DASH Diet: Reduce Hypertension and Boost Heart Health Through Diet
Hypertension, or high blood pressure as it’s more commonly known, is a serious health problem that affects many Americans. Over time, the damage that it causes to blood vessels can lead to heart disease, stroke, kidney damage, and other medical conditions.
High blood pressure can go unnoticed for years, which is why it is called the “silent killer.” Many people do not display symptoms until it is too late. A diet designed to fight high blood pressure is one of the many ways you can reduce your risk of developing hypertension.
The DASH (dietary approaches to stop hypertension) diet is one method. This diet aims to reduce high blood pressure by reducing your intake of fat, sodium, and alcohol. If you’re looking to reduce your blood pressure, this diet also recommends eating foods that are rich in potassium, calcium, and magnesium.
The DASH diet also recommends introducing more low-fat protein into your diet, as well as whole grains and lots of fruits and vegetables. This includes leafy greens, potatoes, beets, and fruits like berries and bananas. Drinking skim milk is another way to reduce the risk of developing high blood pressure as well. Eating oatmeal at breakfast is also a good start!
DASH Diet: Best Foods to Eat to Reduce Blood Pressure
If you have high blood pressure or you’re looking to avoid developing it, there are several easy ways you can do so. It’s as simple as introducing many tasty foods to your diet as part of the DASH diet to lower high blood pressure. In fact, many of the foods in the DASH diet may already be staples for you!
These blood pressure-reducing foods include the doctor-recommended four to five servings of fruits and vegetables a day, including green leafy vegetables, like kale, arugula, and broccoli. You can satisfy your sweet tooth by eating fruits like berries, kiwi, avocado, and bananas.
Consuming the right types of grains (six to eight servings a day) is also a good way to reduce your high blood pressure. The trendy quinoa and certain kinds of cereals are staples for reducing blood pressure.
As for dairy, a diet that includes two to three servings of certain dairy products, including skim milk and fat-free plain yogurt, can both lower your blood pressure and prevent you from developing hypertension in the first place.
Finally, lean meats, such as pork, poultry, and fish, can also help to greatly reduce high blood pressure. It is recommended that you get about two servings per day of lean pork and fish like Tilapia. Snacking on nuts, seeds, and legumes is also a good choice for protein; four to five servings a week of flaxseed and white beans are recommended.
The DASH diet also includes certain fats and oils, as well as foods you may not always think of as part of a healthy daily diet, such as sweet potatoes and dark chocolate. (See DASH Diet Cheat Sheet)
Related Articles: Foods that Raise Blood Pressure
Kale, Broccoli, Arugula: The DASH Diet’s Top 3 Superfoods for Vegetables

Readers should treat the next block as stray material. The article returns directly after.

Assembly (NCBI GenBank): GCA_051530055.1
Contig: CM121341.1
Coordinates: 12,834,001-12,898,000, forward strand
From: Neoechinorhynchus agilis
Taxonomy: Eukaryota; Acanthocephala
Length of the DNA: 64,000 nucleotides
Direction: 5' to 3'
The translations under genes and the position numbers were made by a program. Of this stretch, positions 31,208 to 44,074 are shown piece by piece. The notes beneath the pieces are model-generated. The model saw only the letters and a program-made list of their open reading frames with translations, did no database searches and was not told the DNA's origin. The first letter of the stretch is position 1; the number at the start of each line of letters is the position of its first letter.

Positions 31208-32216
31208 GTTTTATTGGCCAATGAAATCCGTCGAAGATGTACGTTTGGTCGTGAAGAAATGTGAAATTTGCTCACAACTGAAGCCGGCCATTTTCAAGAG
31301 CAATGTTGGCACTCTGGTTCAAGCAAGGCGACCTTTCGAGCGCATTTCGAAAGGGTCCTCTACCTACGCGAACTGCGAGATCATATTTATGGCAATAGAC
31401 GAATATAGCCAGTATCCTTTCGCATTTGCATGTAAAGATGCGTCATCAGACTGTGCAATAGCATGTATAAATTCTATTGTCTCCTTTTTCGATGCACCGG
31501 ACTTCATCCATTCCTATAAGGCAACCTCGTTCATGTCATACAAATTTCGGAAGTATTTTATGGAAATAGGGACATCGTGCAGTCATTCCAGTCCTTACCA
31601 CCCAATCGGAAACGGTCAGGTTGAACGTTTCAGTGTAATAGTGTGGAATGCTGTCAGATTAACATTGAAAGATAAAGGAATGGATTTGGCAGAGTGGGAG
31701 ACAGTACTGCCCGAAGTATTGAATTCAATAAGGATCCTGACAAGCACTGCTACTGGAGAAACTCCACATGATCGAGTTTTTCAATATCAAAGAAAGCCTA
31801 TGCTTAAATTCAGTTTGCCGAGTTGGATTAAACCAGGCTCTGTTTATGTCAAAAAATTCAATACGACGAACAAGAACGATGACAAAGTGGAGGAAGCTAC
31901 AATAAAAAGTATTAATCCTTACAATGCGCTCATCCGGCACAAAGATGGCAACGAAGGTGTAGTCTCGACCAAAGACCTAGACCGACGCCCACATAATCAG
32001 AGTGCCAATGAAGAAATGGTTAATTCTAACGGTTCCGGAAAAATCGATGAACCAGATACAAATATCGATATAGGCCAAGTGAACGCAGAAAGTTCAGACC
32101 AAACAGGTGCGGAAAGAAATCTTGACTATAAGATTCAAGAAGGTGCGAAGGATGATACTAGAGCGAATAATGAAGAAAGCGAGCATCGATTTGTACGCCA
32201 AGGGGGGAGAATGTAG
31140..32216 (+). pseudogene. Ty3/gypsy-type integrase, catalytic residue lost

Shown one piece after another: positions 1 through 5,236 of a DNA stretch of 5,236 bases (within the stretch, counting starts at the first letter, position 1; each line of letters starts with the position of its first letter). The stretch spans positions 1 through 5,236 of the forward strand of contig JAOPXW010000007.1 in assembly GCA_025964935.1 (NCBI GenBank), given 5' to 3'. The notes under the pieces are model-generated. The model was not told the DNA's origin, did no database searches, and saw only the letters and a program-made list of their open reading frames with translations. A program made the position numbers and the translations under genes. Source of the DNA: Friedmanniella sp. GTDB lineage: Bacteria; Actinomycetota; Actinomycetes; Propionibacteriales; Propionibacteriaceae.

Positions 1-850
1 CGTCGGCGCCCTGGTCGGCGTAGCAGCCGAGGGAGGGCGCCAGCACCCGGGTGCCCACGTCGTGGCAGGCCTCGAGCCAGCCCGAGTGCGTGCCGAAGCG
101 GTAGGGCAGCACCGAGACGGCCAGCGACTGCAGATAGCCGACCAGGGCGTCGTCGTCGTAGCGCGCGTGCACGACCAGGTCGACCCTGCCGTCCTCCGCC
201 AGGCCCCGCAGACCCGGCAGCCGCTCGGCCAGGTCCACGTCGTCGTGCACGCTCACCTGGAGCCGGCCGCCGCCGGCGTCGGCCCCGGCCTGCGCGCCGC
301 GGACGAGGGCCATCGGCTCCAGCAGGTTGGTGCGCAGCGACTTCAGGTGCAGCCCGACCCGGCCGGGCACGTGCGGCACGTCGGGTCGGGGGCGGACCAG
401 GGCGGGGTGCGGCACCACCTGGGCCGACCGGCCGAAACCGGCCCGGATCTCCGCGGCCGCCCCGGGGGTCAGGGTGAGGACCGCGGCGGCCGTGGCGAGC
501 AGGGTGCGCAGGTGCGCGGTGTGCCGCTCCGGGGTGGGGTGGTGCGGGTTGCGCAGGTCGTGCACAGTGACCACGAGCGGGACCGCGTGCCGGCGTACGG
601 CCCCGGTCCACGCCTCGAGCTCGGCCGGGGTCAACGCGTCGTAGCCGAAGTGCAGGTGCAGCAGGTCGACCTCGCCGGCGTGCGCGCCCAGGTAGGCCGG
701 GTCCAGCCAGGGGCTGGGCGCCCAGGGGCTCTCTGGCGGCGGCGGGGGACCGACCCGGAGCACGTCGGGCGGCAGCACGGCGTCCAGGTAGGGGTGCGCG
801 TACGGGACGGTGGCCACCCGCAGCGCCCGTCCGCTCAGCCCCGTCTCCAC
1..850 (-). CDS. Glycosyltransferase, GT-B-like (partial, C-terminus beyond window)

The DASH diet to reduce blood pressure recommends four to five servings of vegetables a day. And to get this, you shouldn’t think of fruits and vegetables as just side dishes. You can prepare many tasty meals that are composed entirely of fruits and vegetables. Frozen or fresh vegetables are fine, but one tip to remember when selecting frozen vegetables is to be sure to check the sodium levels first, since lowering high blood pressure also involves reducing sodium levels.
If you seem to be struggling to get enough fruits and vegetables into your diet, try to boost your intake through stir-fries or substituting meat with more vegetables.
One of the recommended vegetables in the DASH diet is kale. This green leafy vegetable is widely recognized as a “superfood” due to its antioxidant properties. It also contains alpha-linolenic acid, a good fat that helps to soothe inflammation. It’s a great substitute for lettuce in salads. In fact, one cup of kale contains many nutrients, including nine percent of your recommended daily intake of potassium and calcium, as well as six percent of your recommended daily intake of magnesium.
In addition to lowering your blood pressure, broccoli also has many cancer-fighting properties. Broccoli can be used as an easy side dish with many meals. Just one cup of broccoli contains six percent of your daily recommended calcium, eight percent of your recommended magnesium intake, and 14% of your potassium.
Out of all the vegetables you can add to your diet to reduce blood pressure, arugula should be at the top of the list. It has many antioxidant properties and it is rich in essential minerals, such as potassium, vitamin B6, and more! Arugula has other benefits, too, such as treating and preventing ulcers and certain cancers, and cleansing toxins from the body. The ancient Romans even believed that it was a powerful aphrodisiac. (See DASH Diet Cheat Sheet)
4 Hypertension-Fighting Superfood Fruits
Fruits require little or no preparation and make an excellent, healthy snack, especially when you’re in a rush. Canned and frozen fruits are an acceptable part of the DASH diet to lower hypertension, but you should make sure that they are sugar-free and contain no additives or extra salt.